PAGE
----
Powerful piece by Susan Landau on why police should be required to have a warrant to access a phone’s location data (the subject of a current Supreme Court case). I’ve previously discussed this issue here.
In case you don’t know Landau’s work:
Susan Landau is Bridge Professor in the Fletcher School of Law and Diplomacy and the School of Engineering, Department of Computer Science, Tufts University and Visiting Professor of Computer Science, University College London. Landau works at the intersection of cybersecurity, national security, law, and policy. Her new book, “Listening In: Cybersecurity in an Insecure Age,” will be published by Yale University Press in fall 2017; Landau is also the author of “Surveillance or Security? The Risks Posed by New Wiretapping Technologies,” (MIT Press, 2011s) and “Privacy on the Line: the Politics of Wiretapping and Encryption,” co-authored with Whitfield Diffie (MIT Press, 1998). Landau was an early voice in the argument that law-enforcement requirements for embedding surveillance within communications infrastructures created long-term national-security risks, and has testified to Congress and frequently briefed US and European policymakers on encryption, surveillance, and cybersecurity issues. Landau has been a Senior Staff Privacy Analyst at Google, a Distinguished Engineer at Sun Microsystems, and a faculty member at Worcester Polytechnic Institute, the University of Massachusetts and Wesleyan University. She has served on the National Academies Computer Science and Telecommunications Board (2010-2016), the National Science Foundation Computer and Information Advisory Board (2010-2013), the Information Security and Privacy Advisory Board (2002-2008), as an Associate Editor-in-Chief on IEEE Security and Privacy, section board member on the Communications of the ACM, and associate editor at the Notices of the American Mathematical Society. A 2015 inductee in the Cybersecurity Hall of Fame and a 2012 Guggenheim fellow, Landau was a 2010-2011 fellow at the Radcliffe Institute for Advanced Study and the recipient of the 2008 Women of Vision Social Impact Award. She is also a fellow of the American Association for the Advancement of Science and of the Association for Computing Machinery. She received her B.A. from Princeton, her M.S. from Cornell, and her Ph.D. from MIT.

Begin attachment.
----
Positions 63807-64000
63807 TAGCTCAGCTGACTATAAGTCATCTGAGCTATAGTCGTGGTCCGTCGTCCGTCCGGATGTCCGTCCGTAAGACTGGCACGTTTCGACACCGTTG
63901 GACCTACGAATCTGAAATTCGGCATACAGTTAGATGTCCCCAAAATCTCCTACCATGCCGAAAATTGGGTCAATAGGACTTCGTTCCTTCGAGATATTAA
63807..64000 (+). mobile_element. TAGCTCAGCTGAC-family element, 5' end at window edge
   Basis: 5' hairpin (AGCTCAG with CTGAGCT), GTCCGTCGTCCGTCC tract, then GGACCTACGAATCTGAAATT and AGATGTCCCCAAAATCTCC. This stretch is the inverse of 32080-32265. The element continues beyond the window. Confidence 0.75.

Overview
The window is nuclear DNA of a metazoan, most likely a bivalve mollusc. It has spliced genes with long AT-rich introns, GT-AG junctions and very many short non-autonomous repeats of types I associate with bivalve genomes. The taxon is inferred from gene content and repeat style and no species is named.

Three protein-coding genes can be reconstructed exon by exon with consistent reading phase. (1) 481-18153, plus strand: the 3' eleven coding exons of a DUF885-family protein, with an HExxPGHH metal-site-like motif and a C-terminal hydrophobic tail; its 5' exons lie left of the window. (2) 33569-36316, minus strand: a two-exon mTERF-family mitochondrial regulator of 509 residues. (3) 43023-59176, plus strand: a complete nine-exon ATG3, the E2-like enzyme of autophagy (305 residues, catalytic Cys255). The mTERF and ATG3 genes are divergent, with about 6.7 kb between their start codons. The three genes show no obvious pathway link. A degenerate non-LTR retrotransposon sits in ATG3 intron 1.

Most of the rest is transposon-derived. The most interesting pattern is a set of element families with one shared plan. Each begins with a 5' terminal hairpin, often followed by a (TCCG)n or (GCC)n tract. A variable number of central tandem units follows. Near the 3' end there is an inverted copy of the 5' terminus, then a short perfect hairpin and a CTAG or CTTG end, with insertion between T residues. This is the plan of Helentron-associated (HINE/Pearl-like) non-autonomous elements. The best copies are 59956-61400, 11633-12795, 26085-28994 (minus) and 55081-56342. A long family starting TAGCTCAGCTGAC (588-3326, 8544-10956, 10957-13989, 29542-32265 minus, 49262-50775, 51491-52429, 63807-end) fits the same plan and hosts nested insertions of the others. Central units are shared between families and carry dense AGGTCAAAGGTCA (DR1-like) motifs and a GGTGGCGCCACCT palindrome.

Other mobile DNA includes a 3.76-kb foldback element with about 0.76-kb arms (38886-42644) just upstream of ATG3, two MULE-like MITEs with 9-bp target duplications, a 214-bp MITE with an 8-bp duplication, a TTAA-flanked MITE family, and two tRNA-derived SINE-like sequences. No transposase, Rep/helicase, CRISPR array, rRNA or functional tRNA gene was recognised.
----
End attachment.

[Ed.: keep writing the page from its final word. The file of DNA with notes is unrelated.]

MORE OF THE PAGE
The amicus brief she and her colleagues filed presents arguments that are very relevant to issues we study in geography, especially digital geography and political geography:
- “The technology increasingly provides extremely detailed information, enabling the location of a user not just in a building, but even on a particular floor.”
- “The level of precision of that location information is largely not understood by the users”
- “CSLI is extraordinarily revealing of a person’s interests and activities; it’s remarkably privacy invasive.”
In some ways these are all ramifications of the same issue: the specially sensitive nature of geolocational information. It’s why geographers argue that geolocational information is the most privacy-intrusive information there is. There have been several attempts to pass laws requiring locational warrants.
The amicus brief is here.